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Angela's Ashes Commentary. Angelas Ashes written by Frank McCourt is a criticism of Irish culture in the mid-20th century.

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Commentary: Angela's Ashes. Angela's Ashes written by Frank McCourt is a criticism of Irish culture in the mid-20th century. McCourt explores the methods people utilise to escape their reality. He also delves into the role of religion in his hometown of Limerick. Finally, he looks at the bitterness and pessimism ground into his people from childhood. McCourt demonstrates how people attempt to escape their reality through various means in Limerick. Rain in the extract can be interpreted as a symbol for the reality which the members of Limerick, a microcosm for Ireland, are constantly trying to escape. One method of escape mentioned in the extract is alcohol. The text suggests that a significant quantity of the towns working male population drinks excessively at the pub to the point of vomiting up all the drinks that they have bought that night in order to escape their reality. This is evident where the McCourt writes, "Where many a man puked up his week's wages." ...read more.


McCourt exhibits how the roughness of life in Ireland drives people to look for means of escaping that reality and finding peace for however a short amount of time. The extract also discusses the role of religion in Ireland. McCourt suggests that religion is a fa�ade put on by the people to seem pious. This becomes evident when he states, "Limerick gained a reputation for piety, but we knew it was only the rain." The author puts forward that it was merely the rain which drove people into churches by contrasting how something is seen in comparison to how something really is. However with rain as a symbol for the harsh life in Limerick, it can be proposed that McCourt is suggesting that people turn to religion as an escape opposed to the thought of religious devotion. Conversely it can be noted that religion still plays a major role in life in Ireland and particularly Limerick. Beginning from childhood, McCourt's mother had been a pious woman and he had been subjected to priests in his day to day life. ...read more.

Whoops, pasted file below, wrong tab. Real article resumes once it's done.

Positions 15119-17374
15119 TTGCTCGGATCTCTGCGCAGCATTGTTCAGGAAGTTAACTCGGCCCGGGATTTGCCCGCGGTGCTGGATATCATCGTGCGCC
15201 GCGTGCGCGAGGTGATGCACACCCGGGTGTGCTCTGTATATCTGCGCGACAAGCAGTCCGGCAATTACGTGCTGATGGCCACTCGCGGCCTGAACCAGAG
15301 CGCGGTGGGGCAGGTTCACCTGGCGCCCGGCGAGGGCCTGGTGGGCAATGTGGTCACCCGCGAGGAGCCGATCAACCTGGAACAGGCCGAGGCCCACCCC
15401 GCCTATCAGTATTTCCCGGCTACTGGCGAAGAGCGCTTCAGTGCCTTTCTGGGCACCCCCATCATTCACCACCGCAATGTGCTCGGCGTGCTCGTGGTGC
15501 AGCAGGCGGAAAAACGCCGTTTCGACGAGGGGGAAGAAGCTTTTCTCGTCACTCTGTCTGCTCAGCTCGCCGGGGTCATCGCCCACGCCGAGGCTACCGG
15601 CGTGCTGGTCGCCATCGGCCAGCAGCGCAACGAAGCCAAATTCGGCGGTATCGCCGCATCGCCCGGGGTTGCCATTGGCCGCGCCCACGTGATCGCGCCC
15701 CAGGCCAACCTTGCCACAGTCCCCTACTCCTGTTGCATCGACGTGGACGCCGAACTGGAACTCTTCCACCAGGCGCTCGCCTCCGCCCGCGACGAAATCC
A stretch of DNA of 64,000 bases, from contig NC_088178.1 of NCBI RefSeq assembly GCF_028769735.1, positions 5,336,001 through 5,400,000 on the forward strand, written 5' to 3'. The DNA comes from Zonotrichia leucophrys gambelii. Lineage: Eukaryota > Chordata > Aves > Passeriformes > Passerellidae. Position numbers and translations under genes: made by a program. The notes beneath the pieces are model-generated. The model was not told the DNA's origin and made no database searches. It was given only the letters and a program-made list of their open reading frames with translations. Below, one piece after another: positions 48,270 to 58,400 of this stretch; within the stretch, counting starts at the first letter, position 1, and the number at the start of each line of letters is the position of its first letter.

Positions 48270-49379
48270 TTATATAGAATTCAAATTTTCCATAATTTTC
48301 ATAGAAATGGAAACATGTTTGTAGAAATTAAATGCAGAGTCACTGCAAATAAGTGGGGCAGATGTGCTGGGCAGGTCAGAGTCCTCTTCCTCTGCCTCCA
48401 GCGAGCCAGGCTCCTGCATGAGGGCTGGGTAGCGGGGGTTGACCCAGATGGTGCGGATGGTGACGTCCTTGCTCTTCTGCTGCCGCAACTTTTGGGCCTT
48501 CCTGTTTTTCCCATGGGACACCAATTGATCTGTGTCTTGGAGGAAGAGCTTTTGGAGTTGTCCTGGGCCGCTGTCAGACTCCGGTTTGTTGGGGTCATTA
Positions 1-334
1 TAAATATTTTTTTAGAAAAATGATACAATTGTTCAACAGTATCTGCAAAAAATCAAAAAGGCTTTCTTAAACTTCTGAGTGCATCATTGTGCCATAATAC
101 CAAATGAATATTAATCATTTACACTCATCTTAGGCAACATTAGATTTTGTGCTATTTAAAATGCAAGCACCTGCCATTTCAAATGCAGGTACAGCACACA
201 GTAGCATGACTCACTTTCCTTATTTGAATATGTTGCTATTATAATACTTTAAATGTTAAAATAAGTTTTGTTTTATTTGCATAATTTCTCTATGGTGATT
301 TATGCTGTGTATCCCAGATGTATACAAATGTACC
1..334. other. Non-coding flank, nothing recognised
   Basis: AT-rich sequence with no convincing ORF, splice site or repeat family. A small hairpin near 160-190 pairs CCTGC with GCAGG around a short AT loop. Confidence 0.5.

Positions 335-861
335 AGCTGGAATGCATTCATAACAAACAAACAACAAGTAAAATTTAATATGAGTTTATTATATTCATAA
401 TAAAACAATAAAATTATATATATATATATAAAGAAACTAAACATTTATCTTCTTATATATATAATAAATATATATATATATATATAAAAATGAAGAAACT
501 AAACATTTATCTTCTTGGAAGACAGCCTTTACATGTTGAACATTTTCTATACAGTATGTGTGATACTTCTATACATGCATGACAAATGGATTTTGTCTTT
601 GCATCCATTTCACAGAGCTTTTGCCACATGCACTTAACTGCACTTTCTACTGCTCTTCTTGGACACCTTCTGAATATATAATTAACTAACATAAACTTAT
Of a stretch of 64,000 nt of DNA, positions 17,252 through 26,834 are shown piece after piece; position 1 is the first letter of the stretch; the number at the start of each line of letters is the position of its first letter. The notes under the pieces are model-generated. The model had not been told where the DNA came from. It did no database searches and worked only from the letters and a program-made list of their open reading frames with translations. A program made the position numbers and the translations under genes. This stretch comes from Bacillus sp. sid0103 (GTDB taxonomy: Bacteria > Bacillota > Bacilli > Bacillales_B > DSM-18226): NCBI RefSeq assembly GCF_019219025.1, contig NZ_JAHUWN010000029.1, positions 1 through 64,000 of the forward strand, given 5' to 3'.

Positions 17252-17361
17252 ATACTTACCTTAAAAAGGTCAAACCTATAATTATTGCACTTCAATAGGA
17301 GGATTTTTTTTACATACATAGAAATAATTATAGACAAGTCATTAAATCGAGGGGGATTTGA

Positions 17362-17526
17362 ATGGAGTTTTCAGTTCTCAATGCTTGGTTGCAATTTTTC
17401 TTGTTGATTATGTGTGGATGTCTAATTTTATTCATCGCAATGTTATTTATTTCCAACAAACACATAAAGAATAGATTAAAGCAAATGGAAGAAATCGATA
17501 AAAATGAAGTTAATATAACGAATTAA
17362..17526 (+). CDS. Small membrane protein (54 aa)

Instead, they returned to Ireland when I was four." McCourt puts his opinion forward very quickly and shows how even now when he looks back upon his childhood, he still believes that New York would be a better place to grow up. McCourt emphasises how tough his childhood was in the second paragraph by contrasting it to other childhoods. This is evident when McCourt states, "Worse than the ordinary miserable childhood is the miserable Irish childhood, and worse yet is the miserable Irish Catholic childhood". He uses accumulation to show how his childhood is worse than the other childhoods. McCourt looking back puts a negative association on his childhood and shows how miserable he was in his childhood. McCourt shows how Irish society has fallen with many in the population searching for nothing more than an escape from their harsh lives using alcohol and religion as means of doing so. He also shows how difficult childhood in Ireland was and uses it to show how things may never change if it becomes a cycle. ...read more.

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